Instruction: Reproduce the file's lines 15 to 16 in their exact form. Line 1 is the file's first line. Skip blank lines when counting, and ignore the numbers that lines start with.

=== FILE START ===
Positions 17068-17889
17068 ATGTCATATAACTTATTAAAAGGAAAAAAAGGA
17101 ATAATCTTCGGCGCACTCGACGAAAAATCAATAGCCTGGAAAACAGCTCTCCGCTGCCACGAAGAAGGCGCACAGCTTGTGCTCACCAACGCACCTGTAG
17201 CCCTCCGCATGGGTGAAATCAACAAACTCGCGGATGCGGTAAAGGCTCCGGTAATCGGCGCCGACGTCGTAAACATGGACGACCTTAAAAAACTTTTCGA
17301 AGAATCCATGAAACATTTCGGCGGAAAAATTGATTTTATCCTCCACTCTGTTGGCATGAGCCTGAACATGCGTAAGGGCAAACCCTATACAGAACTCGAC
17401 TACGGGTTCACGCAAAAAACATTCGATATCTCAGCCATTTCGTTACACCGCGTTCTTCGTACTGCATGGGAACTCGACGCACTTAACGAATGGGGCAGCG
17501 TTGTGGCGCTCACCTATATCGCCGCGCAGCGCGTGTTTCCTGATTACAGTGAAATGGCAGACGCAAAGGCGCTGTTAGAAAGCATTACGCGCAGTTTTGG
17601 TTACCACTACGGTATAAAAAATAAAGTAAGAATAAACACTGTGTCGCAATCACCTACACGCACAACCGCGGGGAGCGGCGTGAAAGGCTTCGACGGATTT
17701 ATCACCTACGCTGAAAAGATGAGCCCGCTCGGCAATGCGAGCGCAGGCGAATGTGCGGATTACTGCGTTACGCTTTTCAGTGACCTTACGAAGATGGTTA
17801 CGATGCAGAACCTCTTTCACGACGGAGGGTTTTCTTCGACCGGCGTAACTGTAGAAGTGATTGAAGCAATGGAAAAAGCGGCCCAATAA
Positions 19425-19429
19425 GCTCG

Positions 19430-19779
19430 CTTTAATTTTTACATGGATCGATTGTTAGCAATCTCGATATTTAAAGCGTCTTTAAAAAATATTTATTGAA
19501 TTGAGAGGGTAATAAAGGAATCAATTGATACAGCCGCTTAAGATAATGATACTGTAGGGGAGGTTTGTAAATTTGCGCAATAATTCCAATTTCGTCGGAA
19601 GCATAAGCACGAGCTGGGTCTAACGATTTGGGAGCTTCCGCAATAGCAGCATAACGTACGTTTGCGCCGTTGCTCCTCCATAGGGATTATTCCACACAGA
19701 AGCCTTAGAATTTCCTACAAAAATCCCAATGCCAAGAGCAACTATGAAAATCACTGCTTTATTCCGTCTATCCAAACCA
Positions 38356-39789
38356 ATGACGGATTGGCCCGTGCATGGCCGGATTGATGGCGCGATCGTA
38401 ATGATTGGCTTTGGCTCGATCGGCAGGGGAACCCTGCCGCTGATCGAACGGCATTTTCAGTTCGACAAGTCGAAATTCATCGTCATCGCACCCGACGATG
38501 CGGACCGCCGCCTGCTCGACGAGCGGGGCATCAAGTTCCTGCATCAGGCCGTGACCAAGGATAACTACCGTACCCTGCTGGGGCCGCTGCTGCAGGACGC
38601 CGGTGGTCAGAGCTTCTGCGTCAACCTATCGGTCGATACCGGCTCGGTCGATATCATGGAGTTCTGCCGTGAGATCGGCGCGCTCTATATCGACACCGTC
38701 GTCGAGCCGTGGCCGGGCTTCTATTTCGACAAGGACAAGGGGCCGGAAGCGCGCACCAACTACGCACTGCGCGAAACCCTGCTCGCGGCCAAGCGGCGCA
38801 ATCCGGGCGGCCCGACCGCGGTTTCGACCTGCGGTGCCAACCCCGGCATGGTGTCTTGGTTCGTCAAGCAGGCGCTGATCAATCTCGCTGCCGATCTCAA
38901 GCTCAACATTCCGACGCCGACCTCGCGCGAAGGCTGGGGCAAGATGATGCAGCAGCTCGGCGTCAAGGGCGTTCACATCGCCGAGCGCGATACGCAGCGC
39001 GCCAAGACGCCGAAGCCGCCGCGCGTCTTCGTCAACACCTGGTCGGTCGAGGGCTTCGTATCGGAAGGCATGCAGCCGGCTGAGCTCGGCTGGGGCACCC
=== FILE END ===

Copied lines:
19501 TTGAGAGGGTAATAAAGGAATCAATTGATACAGCCGCTTAAGATAATGATACTGTAGGGGAGGTTTGTAAATTTGCGCAATAATTCCAATTTCGTCGGAA
19601 GCATAAGCACGAGCTGGGTCTAACGATTTGGGAGCTTCCGCAATAGCAGCATAACGTACGTTTGCGCCGTTGCTCCTCCATAGGGATTATTCCACACAGA